The EGR Valve is the “exhaust gas recirculation” valve. It is part of the car’s circulation system and helps control the level of pollution (or car exhaust) while maintaining the car’s over-all efficiency. Car pollution has been an important concern since the 1960’s but has received greater attention today because of growing environmental awareness.
If an EGR valve is broken car users will hear a knocking sound or what some people call “rough idling.” This is one sign that the valve has become clogged or in some way is not working up to maximum efficiency.
An EGR valve helps reduce pollution by sending some of the exhaust back into the combustion chamber. This lowers the chamber’s temperature. This lowers the production of nitrogen oxides, which is one of the main causes behind smog.
EGR valves have a relatively simple construction, opening and shutting in order to control the amount of exhaust that re-enters the chamber. However, these require a certain level of back pressure so that the valve won’t remain open when the engine is left to idle (during these situations, the combustion chamber needs more oxygen). If the valve is stuck open, the car combustion can become inefficient. The car can stall because of lack of atmospheric oxygen. If the car is stuck closed, the nitrogen oxide levels may become so high that the car “knocks” or ignites little sparks which cause problems in the timing of the engine.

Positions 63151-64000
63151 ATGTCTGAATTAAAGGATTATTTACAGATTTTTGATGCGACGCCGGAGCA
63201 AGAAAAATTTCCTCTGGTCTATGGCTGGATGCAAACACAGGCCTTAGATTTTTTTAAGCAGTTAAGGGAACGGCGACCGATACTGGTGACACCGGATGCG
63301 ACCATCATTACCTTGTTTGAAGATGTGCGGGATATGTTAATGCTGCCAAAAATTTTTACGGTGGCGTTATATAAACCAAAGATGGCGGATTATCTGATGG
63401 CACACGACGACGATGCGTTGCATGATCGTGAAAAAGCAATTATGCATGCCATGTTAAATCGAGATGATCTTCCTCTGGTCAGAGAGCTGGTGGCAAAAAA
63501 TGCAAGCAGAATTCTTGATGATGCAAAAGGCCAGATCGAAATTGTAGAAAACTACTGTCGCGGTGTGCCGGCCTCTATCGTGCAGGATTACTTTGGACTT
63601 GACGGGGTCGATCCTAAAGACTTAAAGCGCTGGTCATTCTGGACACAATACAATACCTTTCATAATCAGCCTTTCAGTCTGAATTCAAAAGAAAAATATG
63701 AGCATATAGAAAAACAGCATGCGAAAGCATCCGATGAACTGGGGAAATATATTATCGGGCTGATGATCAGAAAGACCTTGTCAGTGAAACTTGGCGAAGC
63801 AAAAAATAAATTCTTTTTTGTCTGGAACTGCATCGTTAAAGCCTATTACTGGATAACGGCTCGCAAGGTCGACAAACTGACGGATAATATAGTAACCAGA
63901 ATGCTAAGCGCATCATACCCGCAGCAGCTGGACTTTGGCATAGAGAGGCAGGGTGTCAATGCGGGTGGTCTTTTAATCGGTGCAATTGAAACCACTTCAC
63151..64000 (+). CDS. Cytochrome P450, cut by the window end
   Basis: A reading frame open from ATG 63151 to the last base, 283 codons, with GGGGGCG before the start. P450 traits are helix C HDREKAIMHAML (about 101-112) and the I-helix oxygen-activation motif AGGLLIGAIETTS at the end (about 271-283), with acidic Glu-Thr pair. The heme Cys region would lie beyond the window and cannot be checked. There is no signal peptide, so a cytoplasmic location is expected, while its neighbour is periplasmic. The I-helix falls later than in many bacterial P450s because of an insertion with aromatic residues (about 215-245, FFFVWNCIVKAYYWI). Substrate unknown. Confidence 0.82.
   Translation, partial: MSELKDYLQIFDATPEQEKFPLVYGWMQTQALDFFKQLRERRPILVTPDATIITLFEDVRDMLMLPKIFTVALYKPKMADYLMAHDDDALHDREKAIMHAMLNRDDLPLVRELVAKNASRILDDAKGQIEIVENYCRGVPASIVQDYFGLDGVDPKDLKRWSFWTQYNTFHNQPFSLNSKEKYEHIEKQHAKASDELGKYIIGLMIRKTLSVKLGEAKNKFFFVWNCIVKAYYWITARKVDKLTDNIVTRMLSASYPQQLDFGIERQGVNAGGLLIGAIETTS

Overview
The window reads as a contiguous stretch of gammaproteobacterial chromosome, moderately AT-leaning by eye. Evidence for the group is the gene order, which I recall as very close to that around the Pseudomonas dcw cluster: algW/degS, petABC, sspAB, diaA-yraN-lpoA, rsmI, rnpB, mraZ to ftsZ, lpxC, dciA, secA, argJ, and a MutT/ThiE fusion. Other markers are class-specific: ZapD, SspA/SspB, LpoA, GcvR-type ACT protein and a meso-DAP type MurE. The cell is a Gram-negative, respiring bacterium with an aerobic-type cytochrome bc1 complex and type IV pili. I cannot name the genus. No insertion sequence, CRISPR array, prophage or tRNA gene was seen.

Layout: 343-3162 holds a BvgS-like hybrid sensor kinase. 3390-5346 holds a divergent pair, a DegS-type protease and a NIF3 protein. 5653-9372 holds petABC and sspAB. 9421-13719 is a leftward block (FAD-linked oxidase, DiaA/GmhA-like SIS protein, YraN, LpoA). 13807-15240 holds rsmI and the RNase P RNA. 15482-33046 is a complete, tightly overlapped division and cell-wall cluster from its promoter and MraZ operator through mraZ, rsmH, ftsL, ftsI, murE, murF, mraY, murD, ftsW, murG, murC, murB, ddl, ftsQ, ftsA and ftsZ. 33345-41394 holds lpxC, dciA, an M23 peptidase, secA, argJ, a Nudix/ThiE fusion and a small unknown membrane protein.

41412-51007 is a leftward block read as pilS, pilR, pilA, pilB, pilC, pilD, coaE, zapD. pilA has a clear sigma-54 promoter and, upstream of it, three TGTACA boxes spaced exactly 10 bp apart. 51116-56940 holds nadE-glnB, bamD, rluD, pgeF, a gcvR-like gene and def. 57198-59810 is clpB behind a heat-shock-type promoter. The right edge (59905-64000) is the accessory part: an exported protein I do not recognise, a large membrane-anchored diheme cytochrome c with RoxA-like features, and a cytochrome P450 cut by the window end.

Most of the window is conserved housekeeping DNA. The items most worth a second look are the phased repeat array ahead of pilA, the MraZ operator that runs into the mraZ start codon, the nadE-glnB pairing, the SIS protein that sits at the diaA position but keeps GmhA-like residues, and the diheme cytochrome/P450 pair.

Mechanical valves that have become clogged can become clean. However, any problems with electronic valves may require replacement.